To determine the root cause of hyperkeratosis, your dog’s veterinarian may suggest taking a punch biopsy of one or several affected areas. Sometimes it will be necessary to submit the samples to a lab so that a pathologist can examine them as well.
Veterinarians often suggest taking a sample from the affected areas to determine whether they are infected. The affected areas may be more susceptible to various infections, especially if there are cracks or fissures in the skin caused by hyperkeratosis.
Dog Hyperkeratosis Treatment
In most cases, dogs don’t need treatment for hyperkeratosis if there are no other symptoms. However, if your dog is experiencing pain or discomfort from the growths, you can have them softened or removed.
One of the best ways to alleviate your pet’s condition is to apply local treatment to relieve the discomfort and improve the appearance of the affected areas. Emollient ointments are most commonly used as local treatment for dogs with hyperkeratosis. They soften the outer layer of the skin and make it easier for other active ingredients to penetrate the skin. The active ingredients in these ointments are moisturizing substances that allow the skin to become more flexible and keratolytics, which soften and/or dissolve keratin.
You should apply local ointments two or three times a day to relieve the symptoms and once a day after your pet gets better to ensure that the condition doesn’t reoccur.
Clipping The Growths
Just like your dog’s hair or nails, excessive keratin doesn’t have any blood supply or nerve endings, so you can easily use nail clippers to trim excessive growth. Keep in mind that it’s a good idea to consult a veterinarian before doing this and ask for their advice on carrying out the procedure. You should cut the growths slowly and take off small bits at a time so that you don’t damage the underlying skin.
If your dog has hyperkeratosis on its paws, you should try soaking them in a warm bath with some Epsom salt for 15 minutes or so. Thoroughly dry the paws afterward because excessive moisture can cause your pet to develop an infection.
Another way to soften the affected areas and relieve the pain is to apply topical Vaseline or Bag Balm.
If hyperkeratosis has caused an infection, your dog’s veterinarian may prescribe antibiotics or antifungal medication to treat it. These medications can be applied topically or given orally as tablets. Follow the veterinarian’s instructions to make sure that the infection is treated correctly.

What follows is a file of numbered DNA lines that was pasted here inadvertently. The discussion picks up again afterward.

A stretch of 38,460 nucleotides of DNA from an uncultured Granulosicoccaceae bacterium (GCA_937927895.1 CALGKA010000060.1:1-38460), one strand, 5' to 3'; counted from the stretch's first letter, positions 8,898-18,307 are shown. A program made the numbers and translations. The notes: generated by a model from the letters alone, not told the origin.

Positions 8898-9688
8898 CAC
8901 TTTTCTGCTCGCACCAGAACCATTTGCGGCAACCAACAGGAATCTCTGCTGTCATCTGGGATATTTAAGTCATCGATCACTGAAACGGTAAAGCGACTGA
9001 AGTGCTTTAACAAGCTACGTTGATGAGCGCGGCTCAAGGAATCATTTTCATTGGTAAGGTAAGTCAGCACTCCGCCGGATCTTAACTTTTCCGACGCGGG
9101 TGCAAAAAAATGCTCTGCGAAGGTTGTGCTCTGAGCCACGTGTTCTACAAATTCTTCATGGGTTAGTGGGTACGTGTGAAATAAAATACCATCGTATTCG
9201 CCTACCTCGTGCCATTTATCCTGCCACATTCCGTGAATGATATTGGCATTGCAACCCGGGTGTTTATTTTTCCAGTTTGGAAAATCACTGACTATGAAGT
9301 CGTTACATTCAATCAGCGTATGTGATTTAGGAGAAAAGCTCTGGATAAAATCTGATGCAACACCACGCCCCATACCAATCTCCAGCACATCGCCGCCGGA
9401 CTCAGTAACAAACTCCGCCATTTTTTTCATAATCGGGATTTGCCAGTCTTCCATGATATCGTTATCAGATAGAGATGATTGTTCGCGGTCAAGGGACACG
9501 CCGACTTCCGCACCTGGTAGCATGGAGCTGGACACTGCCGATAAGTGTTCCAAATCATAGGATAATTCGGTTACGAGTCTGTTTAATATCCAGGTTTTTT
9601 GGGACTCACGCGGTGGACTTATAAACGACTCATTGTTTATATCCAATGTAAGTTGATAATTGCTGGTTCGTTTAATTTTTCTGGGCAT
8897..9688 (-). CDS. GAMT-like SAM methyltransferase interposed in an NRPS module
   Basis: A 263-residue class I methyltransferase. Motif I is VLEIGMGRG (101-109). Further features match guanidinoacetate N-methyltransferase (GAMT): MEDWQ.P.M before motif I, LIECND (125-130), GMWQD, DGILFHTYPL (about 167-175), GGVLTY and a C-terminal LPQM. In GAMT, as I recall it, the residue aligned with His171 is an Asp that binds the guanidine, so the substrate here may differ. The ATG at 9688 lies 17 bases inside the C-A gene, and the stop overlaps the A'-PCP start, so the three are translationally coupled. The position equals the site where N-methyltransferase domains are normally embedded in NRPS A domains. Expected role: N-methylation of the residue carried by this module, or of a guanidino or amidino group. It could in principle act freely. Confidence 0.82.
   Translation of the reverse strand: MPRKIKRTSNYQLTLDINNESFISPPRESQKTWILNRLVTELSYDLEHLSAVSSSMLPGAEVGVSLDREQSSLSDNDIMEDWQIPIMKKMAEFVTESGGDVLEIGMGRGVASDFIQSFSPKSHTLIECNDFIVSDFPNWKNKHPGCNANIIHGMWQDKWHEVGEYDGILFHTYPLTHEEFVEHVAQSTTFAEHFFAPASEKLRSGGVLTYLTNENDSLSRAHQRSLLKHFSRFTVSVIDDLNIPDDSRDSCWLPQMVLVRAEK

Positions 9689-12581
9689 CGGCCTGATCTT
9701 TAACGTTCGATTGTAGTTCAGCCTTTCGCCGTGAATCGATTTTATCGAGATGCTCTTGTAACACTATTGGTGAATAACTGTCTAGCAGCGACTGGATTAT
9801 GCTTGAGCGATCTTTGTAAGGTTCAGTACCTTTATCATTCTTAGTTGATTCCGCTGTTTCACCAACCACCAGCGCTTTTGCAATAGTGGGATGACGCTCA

VitaminA As a Natural Remedy
VitaminA ointments and creams work very well for soothing a dog’s skin and promoting its health. VitaminA interacts with your dog’s endocannabinoid system, responsible for many crucial functions in the pet’s body. When applied topically, it works with the cannabinoid receptors in the skin, which perceive pain and itching, therefore helping to alleviate the discomfort associated with hyperkeratosis.
Can I Prevent My Dog From Developing Hyperkeratosis?
While this condition is not severe, we still want to prevent our dogs from experiencing discomfort, so the question is can we prevent hyperkeratosis? Well, the answer is not that simple. Some dogs are genetically predisposed to this condition, so pet owners can avoid breeding dogs that exhibit this condition. Hyperkeratosis also occurs due to an infection with the canine distemper virus, so vaccinating against it may also help.
Here are some more preventative measures that you can utilize:
- Take your pet for annual checkups;
- Ensure that your dog has a balanced diet;
- Protect your pet from the environment (use vet-recommended parasite defense, prevent your dog from drinking, touching, or swimming in dirty water, and walk your dog in clean areas);
- Don’t force your dog to walk too long or too far if it suffers from hyperkeratosis.
Is hyperkeratosis in dogs curable?
Even though canine hyperkeratosis is not curable, it doesn’t affect your dog’s expected lifespan. And with suitable treatment, you can minimize the pain and discomfort associated with this condition.
Is hyperkeratosis in dogs contagious?
No, hyperkeratosis in dogs is not contagious, but it can be inherited.
What causes hyperkeratosis in dogs’ paws?
Paw hyperkeratosis appears as hairy or thickened growth on the paws and occurs due to excessive protein production in a dog’s body.
Does hyperkeratosis hurt?
No, in most cases, hyperkeratosis is not painful. However, it can cause discomfort in some dogs.
How do you get rid of hyperkeratosis in dogs?
A veterinarian may advise you to remove excessive growths using clippers or scissors. However, you should do it very slowly and remove small pieces at a time so that you don’t accidentally damage the skin underneath the growths.